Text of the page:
Whatever Would Dr Bell Say?

Somewhat lost in all the excitement over the Senate expenses scandal has been an interesting and increasingly bitter philosophical battle which has been developing between the Federal Government and the cellphone industry on the question of foreign competition.

A poll commissioned by Bell Canada and TELUS released in August by Nanos Research[1] showed that 50 per cent of Canadians were “somewhat or strongly opposed to foreign-owned wireless companies setting up shop in Canada, with 46 per cent in support.”  The same poll found that “Although price is an important aspect of their wireless service, Canadians clearly believe that lowering wireless service prices is not as important (7 percent) a government priority as lowering gas prices (45 percent) or college/university tuition (33 percent).”

Nevertheless Prime Minister Stephen Harper and Industry Minister James Moore seem determined to introduce more competition into the marketplace for wireless services in Canada as a means of forcing down prices and improving service.  And the Federal government is spending $9m advertising its case direct to Canadians, much to the irritation of the Canadian Wireless Telecommunications Association.

Whether or not one empathises with the big three cellular providers: Bell, TELUS and Rogers, who control 85% of the market and clearly do not wish to share their wireless space with Verizon or anyone else, it seems somewhat strange to mount a protectionist campaign citing the cost of  university tuition as justification for the government backing off.  The Federal government has no jurisdiction whatsoever over university fees.  But perhaps this simply illustrates how useful university tuition rates have become as a rallying point for popular disenchantment with Government.  If this is the case our sector really is in trouble.

I have been musing on what Alexander Graham Bell would say about the arguments of the company which bears his name today.  Given that Dr Bell spent his happiest times here in Cape Breton on the estate of Beinn Breagh near Baddeck, and that he – like his wife Mabel – died an American citizen, one might surmise that if he were alive today he might have an opinion on the prospects of US competition entering the Canadian marketplace for telephony.

So would the Scottish born inventor and educationalist approve attempts to shut out wireless competition from south of the 49th parallel or not?

For those interested in the achievements of Alexander Graham Bell, Charlotte Gray’s 2006 biography Reluctant Genius provides fascinating insights into Bell’s values and motivations.  He was certainly no entrepreneur, preferring to leave Mabel’s father to manage the commercial opportunities that flowed from his invention of the telephone.  In contrast, his great rival, serial inventor Thomas Edison – whom he just beat to the draw on patenting the telephone – was an altogether more competitive individual with very clear pecuniary motives.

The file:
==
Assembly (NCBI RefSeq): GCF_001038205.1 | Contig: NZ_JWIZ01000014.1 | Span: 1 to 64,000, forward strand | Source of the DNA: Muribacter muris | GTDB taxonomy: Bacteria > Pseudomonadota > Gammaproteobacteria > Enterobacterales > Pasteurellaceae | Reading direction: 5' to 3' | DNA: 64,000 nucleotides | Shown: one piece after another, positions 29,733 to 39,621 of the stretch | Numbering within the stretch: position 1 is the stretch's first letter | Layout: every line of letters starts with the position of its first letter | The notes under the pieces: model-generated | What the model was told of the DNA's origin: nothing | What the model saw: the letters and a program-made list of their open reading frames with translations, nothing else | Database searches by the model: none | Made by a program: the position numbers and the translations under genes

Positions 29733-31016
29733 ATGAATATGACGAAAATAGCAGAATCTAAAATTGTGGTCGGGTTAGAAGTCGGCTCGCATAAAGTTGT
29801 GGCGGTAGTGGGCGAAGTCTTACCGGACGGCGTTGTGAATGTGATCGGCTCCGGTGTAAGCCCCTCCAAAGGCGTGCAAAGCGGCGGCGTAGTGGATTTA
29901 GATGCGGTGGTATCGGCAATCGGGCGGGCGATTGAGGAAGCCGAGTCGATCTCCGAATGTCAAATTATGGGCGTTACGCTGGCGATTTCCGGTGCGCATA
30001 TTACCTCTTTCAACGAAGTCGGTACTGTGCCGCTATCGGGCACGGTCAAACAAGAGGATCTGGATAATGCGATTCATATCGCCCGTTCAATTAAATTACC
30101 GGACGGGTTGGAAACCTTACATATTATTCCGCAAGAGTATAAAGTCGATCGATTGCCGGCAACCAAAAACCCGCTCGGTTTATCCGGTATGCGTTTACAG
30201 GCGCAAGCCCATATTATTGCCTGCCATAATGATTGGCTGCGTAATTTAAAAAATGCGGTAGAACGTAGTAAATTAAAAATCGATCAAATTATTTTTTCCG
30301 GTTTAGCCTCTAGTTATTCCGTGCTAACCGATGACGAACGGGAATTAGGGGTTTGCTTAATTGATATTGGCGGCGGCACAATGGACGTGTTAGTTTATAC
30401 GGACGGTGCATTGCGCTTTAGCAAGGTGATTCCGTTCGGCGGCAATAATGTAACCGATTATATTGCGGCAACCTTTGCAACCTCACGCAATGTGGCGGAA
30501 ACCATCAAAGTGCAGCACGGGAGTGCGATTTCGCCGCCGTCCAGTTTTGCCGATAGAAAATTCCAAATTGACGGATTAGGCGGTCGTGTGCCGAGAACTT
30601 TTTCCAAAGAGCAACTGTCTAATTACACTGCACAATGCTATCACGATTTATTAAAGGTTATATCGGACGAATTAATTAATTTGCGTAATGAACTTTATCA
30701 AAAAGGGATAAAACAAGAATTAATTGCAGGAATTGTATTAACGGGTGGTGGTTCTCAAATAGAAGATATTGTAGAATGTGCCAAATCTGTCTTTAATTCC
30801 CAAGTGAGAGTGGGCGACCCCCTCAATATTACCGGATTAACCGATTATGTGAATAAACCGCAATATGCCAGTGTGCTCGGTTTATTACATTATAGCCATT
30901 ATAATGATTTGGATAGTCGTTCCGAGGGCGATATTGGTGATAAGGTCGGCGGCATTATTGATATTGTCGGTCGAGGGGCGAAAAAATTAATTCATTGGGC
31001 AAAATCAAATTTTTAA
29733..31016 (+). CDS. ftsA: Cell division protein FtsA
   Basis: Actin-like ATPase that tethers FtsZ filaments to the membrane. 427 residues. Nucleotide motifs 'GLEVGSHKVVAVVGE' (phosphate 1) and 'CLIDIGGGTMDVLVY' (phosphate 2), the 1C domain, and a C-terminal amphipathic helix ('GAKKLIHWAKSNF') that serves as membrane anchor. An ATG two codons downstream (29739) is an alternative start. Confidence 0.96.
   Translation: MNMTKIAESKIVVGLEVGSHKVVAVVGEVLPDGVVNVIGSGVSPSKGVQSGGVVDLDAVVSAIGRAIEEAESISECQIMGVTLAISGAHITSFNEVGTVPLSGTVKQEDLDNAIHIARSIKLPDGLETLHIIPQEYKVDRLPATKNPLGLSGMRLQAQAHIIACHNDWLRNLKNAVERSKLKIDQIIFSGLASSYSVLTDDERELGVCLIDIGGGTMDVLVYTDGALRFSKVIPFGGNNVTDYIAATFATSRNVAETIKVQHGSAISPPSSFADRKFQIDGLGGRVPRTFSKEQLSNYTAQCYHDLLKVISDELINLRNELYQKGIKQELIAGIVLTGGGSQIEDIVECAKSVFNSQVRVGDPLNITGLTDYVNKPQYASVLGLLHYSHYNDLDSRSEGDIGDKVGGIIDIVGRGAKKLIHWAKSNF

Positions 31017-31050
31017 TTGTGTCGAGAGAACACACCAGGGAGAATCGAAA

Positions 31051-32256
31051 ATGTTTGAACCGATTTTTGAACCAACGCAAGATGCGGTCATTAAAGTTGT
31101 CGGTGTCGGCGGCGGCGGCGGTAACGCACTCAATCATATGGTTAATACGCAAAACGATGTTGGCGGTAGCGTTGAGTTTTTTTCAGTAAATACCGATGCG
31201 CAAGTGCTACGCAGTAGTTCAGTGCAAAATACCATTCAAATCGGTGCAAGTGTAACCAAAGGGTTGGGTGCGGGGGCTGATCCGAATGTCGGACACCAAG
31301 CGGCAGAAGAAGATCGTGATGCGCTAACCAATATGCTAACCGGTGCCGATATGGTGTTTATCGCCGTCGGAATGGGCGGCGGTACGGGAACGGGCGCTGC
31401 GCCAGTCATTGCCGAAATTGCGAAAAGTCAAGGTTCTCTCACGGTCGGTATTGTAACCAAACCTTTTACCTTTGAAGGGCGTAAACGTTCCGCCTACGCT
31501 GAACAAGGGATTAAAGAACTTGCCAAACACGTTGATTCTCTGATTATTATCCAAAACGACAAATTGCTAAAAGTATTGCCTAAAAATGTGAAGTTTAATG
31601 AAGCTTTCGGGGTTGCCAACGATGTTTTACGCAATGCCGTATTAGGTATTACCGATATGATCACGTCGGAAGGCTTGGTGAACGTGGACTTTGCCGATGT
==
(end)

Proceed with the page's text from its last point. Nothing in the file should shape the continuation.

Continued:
It is clear from the picture painted by Charlotte Gray that the inventor of the telephone was first and foremost a humanist with a highly developed imagination.  It was his obsessive but non-commercial outlook that underpinned Bell’s interests in genetics (to help Cape Breton sheep farmers become more productive), aeronautics (to develop manned flight) and hydrofoils (to assist in the defeat of Germany in the Great War).  As Bell said: “The inventor looks upon the world and is not contented with things as they are. He wants to improve whatever he sees, he wants to benefit the world.”

From his passionate commitment to education for the hearing impaired to his later interests in world peace, the ‘greenhouse effect’ (a phrase he actually employed) and the importance of developing alternatives to fossil fuels, Bell was an intuitive, multi-disciplinary thinker with an eye for applied science in service of humanity.

Thus it is probable that Bell would find the current debate on wireless provision in Canada somewhat unedifying, predicated as it is on the protection of domestic commercial interests rather than – according to the Government – price and service to customers.  And we may be reasonably certain that Bell would not have used the cost of university tuition as the best negative comparison to the price of telephonic communication given his lifetime involvement in higher education.

So perhaps it is time for Cape Breton to help reclaim the Bell ‘brand’ and reattach it to the values of Alexander Graham Bell and indeed those of his wife Mabel: the pursuit of scientific discovery and the development of technologies that will serve humankind and the environment.  Arguably that would constitute a more powerful legacy for Dr and Mrs Bell of Baddeck than the current debate over consumer versus corporate interests being played out over the issue of Canadian sovereignty of the ether.